I can't find my watch, yet it hasn't flown away
salad spinners, selected objects, inkjet photographs, lights, timer switches, motion sensors
6 objects: 90 x 36 x 36 cm (overall)
total length: 536 cm
documentation: – photo & video©Diane Landry
- The Cadence of All Things, Cameron Art Museum, Wilmington (North Carolina, USA).
- The Defibrillators, curator: Eve-Lyne Beaudry, Art Gallery of Hamilton, Hamilton (Ontario, Canada).
- Festival City Sonic, curator: Franck Philippe, Salle Saint-Georges, Mons (Belgium).
- Réservoir électrique, Séquence, Saguenay (Quebec, Canada).
- The Defibrillators, curator: Eve-Lyne Beaudry, Mount Saint Vincent University Art Gallery, Halifax (Nova Scotia, Canada).
- The Defibrillators, curator: Eve-Lyne Beaudry
- Agnes Etherington Art Centre, Kingston (Ontario, Canada)
- Esplanade Art Gallery, Medicine Hat (Alberta, Canada)
- Robert McLaughlin Gallery, Oshawa (Ontario, Canada).
- Les défibrillateurs, curator: Eve-Lyne Beaudry, Musée d’art de Joliette, Joliette (Quebec, Canada).
- First Look II, Hudson Valley Center for Contemporary Art, Peekskill (New York, USA).
- Diane Landry (Canada), curator: Philippe Pasquier, Bus 117, Melbourne (Australia).
- MFA Thesis Exhibition, curator : Gail Wight, Thomas Welton Stanford Art Gallery, Stanford (California, USA).
- Je ne trouve pas ma montre, elle ne s’est pourtant pas envolée, centre VU, Quebec City (Quebec, Canada).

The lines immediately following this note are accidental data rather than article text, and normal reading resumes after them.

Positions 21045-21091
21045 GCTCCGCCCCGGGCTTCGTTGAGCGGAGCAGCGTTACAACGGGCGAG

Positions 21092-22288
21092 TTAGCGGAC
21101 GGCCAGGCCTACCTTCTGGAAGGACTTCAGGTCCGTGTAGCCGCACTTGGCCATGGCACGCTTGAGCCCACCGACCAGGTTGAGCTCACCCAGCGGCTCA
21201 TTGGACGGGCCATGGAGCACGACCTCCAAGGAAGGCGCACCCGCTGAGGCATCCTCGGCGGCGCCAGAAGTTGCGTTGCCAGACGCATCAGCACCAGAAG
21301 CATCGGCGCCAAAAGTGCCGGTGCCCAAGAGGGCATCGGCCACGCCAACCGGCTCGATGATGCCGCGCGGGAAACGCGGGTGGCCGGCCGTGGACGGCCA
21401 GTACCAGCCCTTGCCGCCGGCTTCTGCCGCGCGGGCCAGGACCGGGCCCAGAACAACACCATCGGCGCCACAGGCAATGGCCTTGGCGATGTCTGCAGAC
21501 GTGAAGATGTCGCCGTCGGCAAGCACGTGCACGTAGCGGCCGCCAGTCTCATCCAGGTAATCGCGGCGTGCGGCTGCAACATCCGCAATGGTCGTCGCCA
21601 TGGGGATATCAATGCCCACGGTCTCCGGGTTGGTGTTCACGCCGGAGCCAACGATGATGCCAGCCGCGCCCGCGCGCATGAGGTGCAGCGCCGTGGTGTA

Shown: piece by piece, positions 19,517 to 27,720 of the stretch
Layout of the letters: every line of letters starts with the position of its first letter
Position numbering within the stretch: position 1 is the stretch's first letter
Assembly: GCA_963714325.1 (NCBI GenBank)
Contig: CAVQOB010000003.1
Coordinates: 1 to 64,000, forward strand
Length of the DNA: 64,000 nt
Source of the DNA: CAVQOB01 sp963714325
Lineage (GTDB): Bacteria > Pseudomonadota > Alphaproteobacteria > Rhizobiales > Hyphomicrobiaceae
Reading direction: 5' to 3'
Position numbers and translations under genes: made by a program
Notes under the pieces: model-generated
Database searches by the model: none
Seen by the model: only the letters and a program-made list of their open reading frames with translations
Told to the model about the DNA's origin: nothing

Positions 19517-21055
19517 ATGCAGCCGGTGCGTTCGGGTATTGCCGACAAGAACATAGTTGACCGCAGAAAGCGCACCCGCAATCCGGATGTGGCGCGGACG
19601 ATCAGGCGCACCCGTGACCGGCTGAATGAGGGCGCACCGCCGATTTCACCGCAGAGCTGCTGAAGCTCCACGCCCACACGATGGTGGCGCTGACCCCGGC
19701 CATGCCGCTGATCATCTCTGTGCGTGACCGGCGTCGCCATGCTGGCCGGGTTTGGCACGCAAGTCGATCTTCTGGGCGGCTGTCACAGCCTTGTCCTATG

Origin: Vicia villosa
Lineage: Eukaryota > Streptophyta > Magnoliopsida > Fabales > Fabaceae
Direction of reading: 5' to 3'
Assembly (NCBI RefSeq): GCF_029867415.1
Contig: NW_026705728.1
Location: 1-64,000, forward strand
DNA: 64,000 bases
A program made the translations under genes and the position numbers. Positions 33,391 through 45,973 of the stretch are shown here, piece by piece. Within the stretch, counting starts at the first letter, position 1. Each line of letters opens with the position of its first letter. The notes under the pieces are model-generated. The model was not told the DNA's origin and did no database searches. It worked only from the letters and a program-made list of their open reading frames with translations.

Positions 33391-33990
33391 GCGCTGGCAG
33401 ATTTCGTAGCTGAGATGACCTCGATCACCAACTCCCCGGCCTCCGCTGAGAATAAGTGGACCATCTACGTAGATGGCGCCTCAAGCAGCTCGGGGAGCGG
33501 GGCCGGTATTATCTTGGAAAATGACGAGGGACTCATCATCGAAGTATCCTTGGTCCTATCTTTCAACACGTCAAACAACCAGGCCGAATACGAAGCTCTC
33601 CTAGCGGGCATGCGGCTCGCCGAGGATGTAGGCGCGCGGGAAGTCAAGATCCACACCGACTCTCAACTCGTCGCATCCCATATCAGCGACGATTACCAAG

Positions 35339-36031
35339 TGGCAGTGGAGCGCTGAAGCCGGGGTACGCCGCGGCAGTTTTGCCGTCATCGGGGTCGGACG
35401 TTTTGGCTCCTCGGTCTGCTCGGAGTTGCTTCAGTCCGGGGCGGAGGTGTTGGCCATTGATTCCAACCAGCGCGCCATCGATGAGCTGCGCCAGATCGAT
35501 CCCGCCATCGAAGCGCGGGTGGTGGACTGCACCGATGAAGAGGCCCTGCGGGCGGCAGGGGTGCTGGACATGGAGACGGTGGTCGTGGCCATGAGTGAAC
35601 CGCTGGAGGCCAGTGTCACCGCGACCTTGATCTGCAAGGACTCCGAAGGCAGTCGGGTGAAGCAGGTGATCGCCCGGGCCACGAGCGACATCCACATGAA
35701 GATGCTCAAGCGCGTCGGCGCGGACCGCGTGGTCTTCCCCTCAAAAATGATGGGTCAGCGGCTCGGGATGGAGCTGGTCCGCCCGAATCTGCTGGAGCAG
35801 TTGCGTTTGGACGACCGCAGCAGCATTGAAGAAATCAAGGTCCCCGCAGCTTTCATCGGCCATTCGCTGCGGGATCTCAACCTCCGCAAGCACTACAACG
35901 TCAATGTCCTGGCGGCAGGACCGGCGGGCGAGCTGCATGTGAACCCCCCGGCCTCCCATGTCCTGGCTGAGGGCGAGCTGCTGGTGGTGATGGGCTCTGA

This project has a series of salad spinners lined up against a wall and presented on transparent shelving. They look identical, are white, and have the quality of an anonymous plastic object that is mass-produced for utilitarian consumption. Each salad spinner has its own lighting and the space is lit only by these curious containers. On moving closer to them, we notice that each salad spinner has its own moving parts and its own electronic clockwork mechanism. A time switch controls an electric motor that automatically activates the object. The salad spinners move circularly at an intermittent tempo and the delicate sound they produce is inherent to the make-up of the appliances. As we get ever closer to the work, we discover a small window made directly in each of the plastic containers. Through this opening, we see a short film loop composed of a series of photos that create a movie animation. Each salad spinner has its own “film,” its own history, and all of the film loops may be read as a dynamic narrative. To create this cinematographic effect, I used a nineteenth-century process for animating images, called “zoetrope.”